The debate of 'to shred or not to shred', sparked by Andersen's role in the Enron debacle and the recent criticisms of lawyers in Australian tobacco litigation, reared its head in a House of Lords case last month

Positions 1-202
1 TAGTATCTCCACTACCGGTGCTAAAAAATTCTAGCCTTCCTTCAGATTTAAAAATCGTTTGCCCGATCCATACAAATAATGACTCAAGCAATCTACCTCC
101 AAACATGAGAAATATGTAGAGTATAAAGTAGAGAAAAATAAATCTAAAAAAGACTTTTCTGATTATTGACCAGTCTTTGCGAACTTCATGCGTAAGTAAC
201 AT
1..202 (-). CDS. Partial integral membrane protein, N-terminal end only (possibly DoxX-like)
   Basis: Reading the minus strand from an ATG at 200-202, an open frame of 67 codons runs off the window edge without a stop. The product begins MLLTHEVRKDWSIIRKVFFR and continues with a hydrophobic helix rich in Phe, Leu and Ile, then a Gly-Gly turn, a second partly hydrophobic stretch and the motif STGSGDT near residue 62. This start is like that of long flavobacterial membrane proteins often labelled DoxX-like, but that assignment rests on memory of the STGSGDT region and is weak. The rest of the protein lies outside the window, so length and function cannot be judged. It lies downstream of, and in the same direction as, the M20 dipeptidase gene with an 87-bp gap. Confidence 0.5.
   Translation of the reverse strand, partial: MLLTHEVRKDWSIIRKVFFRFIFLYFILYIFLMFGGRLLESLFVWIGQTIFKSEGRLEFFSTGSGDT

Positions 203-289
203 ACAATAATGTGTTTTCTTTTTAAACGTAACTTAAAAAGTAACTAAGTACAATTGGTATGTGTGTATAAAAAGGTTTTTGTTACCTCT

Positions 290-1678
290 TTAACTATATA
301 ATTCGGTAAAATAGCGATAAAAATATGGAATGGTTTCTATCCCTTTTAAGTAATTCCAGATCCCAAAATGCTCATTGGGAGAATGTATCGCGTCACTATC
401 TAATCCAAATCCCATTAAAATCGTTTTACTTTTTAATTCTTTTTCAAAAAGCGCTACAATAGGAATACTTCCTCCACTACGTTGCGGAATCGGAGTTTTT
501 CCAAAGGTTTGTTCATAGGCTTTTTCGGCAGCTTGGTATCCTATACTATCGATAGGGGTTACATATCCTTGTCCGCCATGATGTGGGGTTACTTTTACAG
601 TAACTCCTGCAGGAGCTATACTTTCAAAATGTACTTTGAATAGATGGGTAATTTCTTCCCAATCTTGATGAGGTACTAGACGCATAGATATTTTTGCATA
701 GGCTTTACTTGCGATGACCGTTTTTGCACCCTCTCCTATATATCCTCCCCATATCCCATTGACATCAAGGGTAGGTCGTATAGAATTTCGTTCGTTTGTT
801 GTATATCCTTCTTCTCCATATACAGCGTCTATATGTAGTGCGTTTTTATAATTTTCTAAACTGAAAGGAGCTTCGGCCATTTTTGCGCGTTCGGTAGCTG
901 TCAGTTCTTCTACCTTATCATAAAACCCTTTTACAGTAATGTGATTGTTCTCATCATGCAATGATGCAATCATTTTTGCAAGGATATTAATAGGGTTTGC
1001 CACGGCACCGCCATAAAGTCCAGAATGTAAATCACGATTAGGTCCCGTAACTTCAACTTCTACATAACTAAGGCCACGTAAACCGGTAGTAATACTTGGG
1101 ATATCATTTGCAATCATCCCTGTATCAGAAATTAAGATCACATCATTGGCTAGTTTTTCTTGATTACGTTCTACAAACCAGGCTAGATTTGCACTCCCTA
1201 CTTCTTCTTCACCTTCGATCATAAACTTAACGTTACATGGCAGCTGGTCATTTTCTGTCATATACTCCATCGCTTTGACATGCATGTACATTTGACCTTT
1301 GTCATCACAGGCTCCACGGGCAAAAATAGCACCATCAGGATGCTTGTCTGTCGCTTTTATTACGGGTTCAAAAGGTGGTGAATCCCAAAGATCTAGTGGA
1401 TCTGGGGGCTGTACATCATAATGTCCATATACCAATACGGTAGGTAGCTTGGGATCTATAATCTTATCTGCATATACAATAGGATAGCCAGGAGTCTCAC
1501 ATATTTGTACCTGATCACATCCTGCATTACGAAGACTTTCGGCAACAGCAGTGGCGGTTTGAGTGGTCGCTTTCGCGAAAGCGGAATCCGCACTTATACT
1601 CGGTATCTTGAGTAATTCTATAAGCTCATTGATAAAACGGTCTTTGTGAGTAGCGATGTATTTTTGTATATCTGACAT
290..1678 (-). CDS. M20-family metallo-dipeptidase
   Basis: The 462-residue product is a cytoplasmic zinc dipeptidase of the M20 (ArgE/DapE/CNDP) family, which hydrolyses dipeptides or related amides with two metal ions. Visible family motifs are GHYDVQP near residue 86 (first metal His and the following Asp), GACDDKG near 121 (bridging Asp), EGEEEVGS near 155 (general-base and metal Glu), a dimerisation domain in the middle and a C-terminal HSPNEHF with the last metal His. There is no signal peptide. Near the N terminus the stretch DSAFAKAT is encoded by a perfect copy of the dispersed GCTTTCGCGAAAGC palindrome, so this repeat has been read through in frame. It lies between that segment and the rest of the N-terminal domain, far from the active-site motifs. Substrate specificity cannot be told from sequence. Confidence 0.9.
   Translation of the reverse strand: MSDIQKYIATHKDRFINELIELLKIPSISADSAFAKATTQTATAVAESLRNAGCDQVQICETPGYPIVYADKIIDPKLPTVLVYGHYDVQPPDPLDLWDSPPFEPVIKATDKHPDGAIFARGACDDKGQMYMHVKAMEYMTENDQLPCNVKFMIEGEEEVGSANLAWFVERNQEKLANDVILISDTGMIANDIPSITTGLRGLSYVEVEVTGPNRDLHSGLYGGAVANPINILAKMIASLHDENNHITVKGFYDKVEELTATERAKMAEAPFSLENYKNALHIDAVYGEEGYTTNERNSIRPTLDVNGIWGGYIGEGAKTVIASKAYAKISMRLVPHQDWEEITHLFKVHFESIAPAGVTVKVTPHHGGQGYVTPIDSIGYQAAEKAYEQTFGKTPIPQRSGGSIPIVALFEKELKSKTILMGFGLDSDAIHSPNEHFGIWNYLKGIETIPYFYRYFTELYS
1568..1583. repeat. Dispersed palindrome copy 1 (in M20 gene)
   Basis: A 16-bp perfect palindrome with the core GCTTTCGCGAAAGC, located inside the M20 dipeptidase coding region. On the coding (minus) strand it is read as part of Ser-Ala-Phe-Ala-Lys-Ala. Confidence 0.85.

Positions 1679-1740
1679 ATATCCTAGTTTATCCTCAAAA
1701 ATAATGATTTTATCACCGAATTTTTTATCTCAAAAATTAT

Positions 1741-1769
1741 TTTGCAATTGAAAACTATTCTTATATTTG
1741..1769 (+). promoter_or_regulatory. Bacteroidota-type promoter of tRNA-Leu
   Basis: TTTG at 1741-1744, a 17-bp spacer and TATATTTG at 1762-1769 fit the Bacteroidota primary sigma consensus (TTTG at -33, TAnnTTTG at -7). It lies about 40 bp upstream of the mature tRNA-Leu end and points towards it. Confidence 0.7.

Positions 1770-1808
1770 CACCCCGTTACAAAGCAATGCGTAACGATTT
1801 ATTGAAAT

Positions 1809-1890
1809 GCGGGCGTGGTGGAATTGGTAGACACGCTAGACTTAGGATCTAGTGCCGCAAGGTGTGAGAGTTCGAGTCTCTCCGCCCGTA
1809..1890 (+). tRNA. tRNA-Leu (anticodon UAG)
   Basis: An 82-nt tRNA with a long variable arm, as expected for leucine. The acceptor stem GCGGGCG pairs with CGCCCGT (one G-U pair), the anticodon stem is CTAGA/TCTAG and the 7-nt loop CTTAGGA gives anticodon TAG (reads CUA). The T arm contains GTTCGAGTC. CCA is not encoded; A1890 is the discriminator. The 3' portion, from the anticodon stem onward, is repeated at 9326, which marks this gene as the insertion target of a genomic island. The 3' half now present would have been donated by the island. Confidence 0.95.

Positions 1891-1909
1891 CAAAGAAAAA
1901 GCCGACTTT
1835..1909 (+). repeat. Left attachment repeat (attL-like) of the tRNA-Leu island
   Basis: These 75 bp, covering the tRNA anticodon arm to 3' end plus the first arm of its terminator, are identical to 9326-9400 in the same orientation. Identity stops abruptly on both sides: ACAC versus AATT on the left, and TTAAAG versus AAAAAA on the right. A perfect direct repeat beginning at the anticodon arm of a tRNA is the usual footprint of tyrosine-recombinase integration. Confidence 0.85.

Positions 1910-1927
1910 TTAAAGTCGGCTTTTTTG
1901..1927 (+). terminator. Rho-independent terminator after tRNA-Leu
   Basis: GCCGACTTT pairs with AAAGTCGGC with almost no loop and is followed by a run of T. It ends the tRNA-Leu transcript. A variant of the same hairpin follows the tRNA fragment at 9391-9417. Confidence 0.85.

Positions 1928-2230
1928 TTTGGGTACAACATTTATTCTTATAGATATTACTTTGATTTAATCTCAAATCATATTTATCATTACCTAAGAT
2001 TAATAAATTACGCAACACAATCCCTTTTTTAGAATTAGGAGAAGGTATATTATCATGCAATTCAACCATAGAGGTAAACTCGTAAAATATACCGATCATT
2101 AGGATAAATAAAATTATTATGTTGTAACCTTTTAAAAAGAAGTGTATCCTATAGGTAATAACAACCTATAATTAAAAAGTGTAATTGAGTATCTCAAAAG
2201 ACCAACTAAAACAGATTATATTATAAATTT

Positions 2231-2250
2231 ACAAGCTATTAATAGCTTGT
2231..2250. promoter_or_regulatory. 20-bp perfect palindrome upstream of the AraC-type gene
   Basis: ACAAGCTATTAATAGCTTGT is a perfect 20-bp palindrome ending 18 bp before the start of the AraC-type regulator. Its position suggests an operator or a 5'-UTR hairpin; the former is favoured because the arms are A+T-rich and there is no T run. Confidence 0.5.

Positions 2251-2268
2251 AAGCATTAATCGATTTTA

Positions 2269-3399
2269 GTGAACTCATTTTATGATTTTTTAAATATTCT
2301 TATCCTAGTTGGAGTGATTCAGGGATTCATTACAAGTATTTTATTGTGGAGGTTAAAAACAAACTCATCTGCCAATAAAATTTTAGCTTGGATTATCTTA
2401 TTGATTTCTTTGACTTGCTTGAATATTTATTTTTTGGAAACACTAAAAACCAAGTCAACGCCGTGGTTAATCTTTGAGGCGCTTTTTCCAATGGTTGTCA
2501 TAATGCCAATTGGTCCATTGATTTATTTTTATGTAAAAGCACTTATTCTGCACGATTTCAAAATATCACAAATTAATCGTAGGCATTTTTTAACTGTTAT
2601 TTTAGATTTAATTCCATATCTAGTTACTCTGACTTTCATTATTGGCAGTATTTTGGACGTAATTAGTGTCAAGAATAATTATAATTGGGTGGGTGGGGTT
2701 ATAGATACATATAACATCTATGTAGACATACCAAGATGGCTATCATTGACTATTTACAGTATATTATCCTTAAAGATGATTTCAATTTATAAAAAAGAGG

In Cave v Robinson Jarvis & Rolf, the Law Lords overturned a ruling last year that restricted the ability of lawyers to rely on time-bar limitation defences in professional negligence cases. Clifford Chance litigation partner Jeremy Kosky said law firms are guided chiefly by the time limits for bringing claims under the Limitation Act 1980 "on the assumption that, once potential claims by a client are time-barred, it is safe to destroy documents relating to that client". But Kosky, who studied policies on document shredding as part of an MA in advanced litigation, said these time limits "extend to 15 years in certain circumstances, and in other circumstances they don't start to run if the facts giving rise to a claim are 'deliberately concealed'". But now the House of Lords has clarified the law. "Deliberate concealment is once again confined to where a defendant takes active steps to conceal his breach of duty after he's become aware of it, or where he's guilty of a deliberate breach of duty and concealed or failed to disclose it in circumstances where it was unlikely to be discovered for some time," said Kosky. Kosky added: "Unless overturned on appeal, this case is likely to lead to many companies having to rewrite their document retention policies." In McCabe, an Australian judge threw out British American Tobacco's defence, claiming that its "deliberate obliteration" of internal documents had prejudiced the case. Clayton Utz was also criticised in the judgment.